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After 2 years of controversy, the Golden Globe Awards were back on TV

DWANE BROWN, HOST:

After two years of controversy, the Golden Globes ceremony was back on television last night. NPR's Mandalit del Barco was there on the red carpet and backstage.

MANDALIT DEL BARCO, BYLINE: This year's Golden Globes emcee, Jerrod Carmichael, wasted no time in addressing the elephant in the room.

(SOUNDBITE OF 80TH GOLDEN GLOBE AWARDS)

JERROD CARMICHAEL: I'm here 'cause I'm Black.

(LAUGHTER)

DEL BARCO: In his opening monologue, the comedian tore into the ceremony's host organization, the Hollywood Foreign Press Association, which had been called out for questionable practices and a lack of diversity.

(SOUNDBITE OF 80TH GOLDEN GLOBE AWARDS)

CARMICHAEL: The Golden Globe Awards did not air last year because the Hollywood Foreign Press Association, which - I won't say they were a racist organization, but they didn't have a single Black member until George Floyd died.

DEL BARCO: Last year, NBC ditched the broadcast, and many stars, studios and publicists boycotted the ceremony in protest. Tom Cruise returned his Golden Globe Awards. Carmichael even joked about that. Since then, the journalist group has changed its bylaws, added a new code of conduct and added more diverse members from around the world. It's even vowed to become more professional and to rebrand itself. On the red carpet, nominee Sheryl Lee Ralph said she did have second thoughts about attending.

SHERYL LEE RALPH: But at the same time, I am very happy that the Hollywood Foreign Press is opening up its heart, its minds, its doors to membership to others. Everybody deserves respect.

DEL BARCO: During the ceremony, some of the winners were no-shows - Cate Blanchett, Zendaya, Amanda Seyfried, Kevin Costner. But there were some celebrities at The Beverly Hilton Ballroom, like Brad Pitt and Jenna Ortega. Ukraine's president, Volodymyr Zelenskyy, even made a cameo in a video. Once again, Golden Globes guests got buzzed on Champagne, and there were a few memorable speeches. For example, director Steven Spielberg won two awards for his film "The Fabelmans," which was based on his childhood.

(SOUNDBITE OF 80TH GOLDEN GLOBE AWARDS)

STEVEN SPIELBERG: I've been hiding from this story since I was 17 years old. I told this story in parts and parcels all through my career. "E.T." has a lot to do with this story. "Close Encounters" has a lot to do with this story. But I never had the courage to hit this story head on.

DEL BARCO: "The Fabelmans" was crowned best motion picture drama. Among the biggest winners last night were the film "The Banshees Of Inisherin," which won three Golden Globes, and Quinta Brunson's TV series "Abbott Elementary" picked up three awards.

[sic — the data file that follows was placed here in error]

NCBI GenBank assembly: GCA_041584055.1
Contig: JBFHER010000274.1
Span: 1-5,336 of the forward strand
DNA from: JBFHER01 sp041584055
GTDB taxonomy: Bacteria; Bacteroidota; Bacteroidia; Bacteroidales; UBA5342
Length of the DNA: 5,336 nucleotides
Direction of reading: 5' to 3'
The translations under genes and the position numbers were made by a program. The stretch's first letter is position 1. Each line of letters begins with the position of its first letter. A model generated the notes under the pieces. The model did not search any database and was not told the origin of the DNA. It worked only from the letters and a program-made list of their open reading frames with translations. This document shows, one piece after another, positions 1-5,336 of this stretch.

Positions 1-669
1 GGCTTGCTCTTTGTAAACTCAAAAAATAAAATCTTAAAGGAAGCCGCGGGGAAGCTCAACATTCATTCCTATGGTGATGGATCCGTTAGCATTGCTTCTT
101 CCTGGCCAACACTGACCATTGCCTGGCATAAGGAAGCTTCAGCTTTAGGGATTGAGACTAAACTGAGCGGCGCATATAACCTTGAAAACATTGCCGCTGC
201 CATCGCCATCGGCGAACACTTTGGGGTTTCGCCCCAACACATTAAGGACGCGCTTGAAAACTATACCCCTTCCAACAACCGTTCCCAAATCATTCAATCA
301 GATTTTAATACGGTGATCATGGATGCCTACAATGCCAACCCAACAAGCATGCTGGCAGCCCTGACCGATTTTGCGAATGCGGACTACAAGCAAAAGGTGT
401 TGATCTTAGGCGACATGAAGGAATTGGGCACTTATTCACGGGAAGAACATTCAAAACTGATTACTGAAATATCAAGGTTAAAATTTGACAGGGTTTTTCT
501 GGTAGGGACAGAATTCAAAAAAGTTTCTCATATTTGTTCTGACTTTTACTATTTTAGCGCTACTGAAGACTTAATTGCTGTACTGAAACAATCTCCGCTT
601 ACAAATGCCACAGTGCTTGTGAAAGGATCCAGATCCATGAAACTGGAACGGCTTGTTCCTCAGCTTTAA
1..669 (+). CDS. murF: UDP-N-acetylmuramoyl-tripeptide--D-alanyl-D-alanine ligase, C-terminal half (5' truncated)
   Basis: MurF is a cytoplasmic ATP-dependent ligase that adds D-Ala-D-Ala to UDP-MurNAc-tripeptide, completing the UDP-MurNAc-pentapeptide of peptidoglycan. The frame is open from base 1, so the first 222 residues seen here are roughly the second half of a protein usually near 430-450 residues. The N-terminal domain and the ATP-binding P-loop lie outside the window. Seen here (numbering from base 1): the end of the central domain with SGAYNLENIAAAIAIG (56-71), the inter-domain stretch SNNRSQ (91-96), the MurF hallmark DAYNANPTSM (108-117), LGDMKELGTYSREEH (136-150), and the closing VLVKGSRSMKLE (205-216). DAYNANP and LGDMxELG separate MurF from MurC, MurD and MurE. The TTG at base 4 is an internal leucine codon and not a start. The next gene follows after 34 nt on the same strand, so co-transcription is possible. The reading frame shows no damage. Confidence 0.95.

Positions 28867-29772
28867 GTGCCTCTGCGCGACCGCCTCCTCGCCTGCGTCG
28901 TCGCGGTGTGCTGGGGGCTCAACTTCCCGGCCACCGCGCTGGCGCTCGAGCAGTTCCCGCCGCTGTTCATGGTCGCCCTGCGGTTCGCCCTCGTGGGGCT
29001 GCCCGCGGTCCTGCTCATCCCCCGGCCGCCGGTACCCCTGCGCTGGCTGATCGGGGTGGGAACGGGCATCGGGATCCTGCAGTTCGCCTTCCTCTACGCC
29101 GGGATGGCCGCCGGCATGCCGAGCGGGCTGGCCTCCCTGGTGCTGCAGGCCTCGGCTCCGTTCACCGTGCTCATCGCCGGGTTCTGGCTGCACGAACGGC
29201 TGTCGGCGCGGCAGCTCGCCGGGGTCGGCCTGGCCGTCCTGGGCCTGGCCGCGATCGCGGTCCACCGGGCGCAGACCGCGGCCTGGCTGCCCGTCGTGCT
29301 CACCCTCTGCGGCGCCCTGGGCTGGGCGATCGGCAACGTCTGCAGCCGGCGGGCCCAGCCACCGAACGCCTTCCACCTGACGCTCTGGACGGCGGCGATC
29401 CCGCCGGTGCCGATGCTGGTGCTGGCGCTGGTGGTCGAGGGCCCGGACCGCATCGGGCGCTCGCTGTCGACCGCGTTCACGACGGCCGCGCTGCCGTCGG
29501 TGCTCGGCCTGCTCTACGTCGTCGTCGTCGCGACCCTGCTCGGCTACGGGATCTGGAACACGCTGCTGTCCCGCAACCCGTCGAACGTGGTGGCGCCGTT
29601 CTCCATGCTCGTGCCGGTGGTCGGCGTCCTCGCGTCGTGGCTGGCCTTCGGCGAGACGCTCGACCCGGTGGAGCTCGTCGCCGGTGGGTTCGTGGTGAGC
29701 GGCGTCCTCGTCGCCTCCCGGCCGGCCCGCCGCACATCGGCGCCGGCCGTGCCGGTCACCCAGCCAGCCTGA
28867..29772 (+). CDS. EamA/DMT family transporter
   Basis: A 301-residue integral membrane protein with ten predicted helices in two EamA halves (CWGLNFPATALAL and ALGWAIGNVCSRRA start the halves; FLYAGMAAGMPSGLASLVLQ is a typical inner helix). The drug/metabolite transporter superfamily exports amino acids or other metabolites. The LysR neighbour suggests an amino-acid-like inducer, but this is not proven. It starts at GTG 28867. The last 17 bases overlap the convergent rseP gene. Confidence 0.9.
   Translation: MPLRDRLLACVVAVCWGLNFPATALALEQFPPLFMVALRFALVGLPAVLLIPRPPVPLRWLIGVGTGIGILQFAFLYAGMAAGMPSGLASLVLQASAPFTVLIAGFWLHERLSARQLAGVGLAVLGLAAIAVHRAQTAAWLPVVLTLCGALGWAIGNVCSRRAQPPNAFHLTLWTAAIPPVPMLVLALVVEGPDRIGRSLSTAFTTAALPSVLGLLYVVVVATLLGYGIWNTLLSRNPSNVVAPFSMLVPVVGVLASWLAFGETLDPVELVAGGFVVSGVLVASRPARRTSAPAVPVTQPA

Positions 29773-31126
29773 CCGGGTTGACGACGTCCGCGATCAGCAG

(SOUNDBITE OF SONG, "NAATU NAATU")

RAHUL SIPLIGUNJ AND KAALA BHAIRAVA: (Singing in Telugu).

DEL BARCO: The song "Naatu Naatu" from the Indian film "RRR" beat out rivals Rihanna and Taylor Swift for this year's best original song. Austin Butler put on his Elvis Presley voice to pick up his award. Michelle Yeoh threatened to beat up the pianist as music tried to get her to wrap up her acceptance speech. And supporting actress winner Jennifer Coolidge from the show "White Lotus" fumbled through her thank-you's with more than one bleeped expletive.

(SOUNDBITE OF 80TH GOLDEN GLOBE AWARDS)

JENNIFER COOLIDGE: This is [expletive] fun night. Thank you. Thank you.

(CHEERING)

DEL BARCO: Hollywood may be ready to give the Golden Globes a comeback, but it hasn't yet forgotten what happened last year at the Academy Awards. In accepting the Cecil B. Demille Award, comedian Eddie Murphy gave this advice to aspiring Hollywood talent.

(SOUNDBITE OF 80TH GOLDEN GLOBE AWARDS)

EDDIE MURPHY: Pay your taxes, mind your business, and keep Will Smith's wife's name out your [expletive] mouth.

(CHEERING)

DEL BARCO: The infamous Oscars slap is sure to come up again and again during Hollywood's awards season, which has only just begun.

Mandalit del Barco, NPR News, Los Angeles.

(SOUNDBITE OF SONG, "NAATU NAATU")

SIPLIGUNJ AND BHAIRAVA: (Singing in Telugu). Transcript provided by NPR, Copyright NPR.

Mandalit del Barco
As an arts correspondent based at NPR West, Mandalit del Barco reports and produces stories about film, television, music, visual arts, dance and other topics. Over the years, she has also covered everything from street gangs to Hollywood, police and prisons, marijuana, immigration, race relations, natural disasters, Latino arts and urban street culture (including hip hop dance, music, and art). Every year, she covers the Oscars and the Grammy awards for NPR, as well as the Sundance Film Festival and other events. Her news reports, feature stories and photos, filed from Los Angeles and abroad, can be heard on All Things Considered, Morning Edition, Weekend Edition, Alt.latino, and npr.org.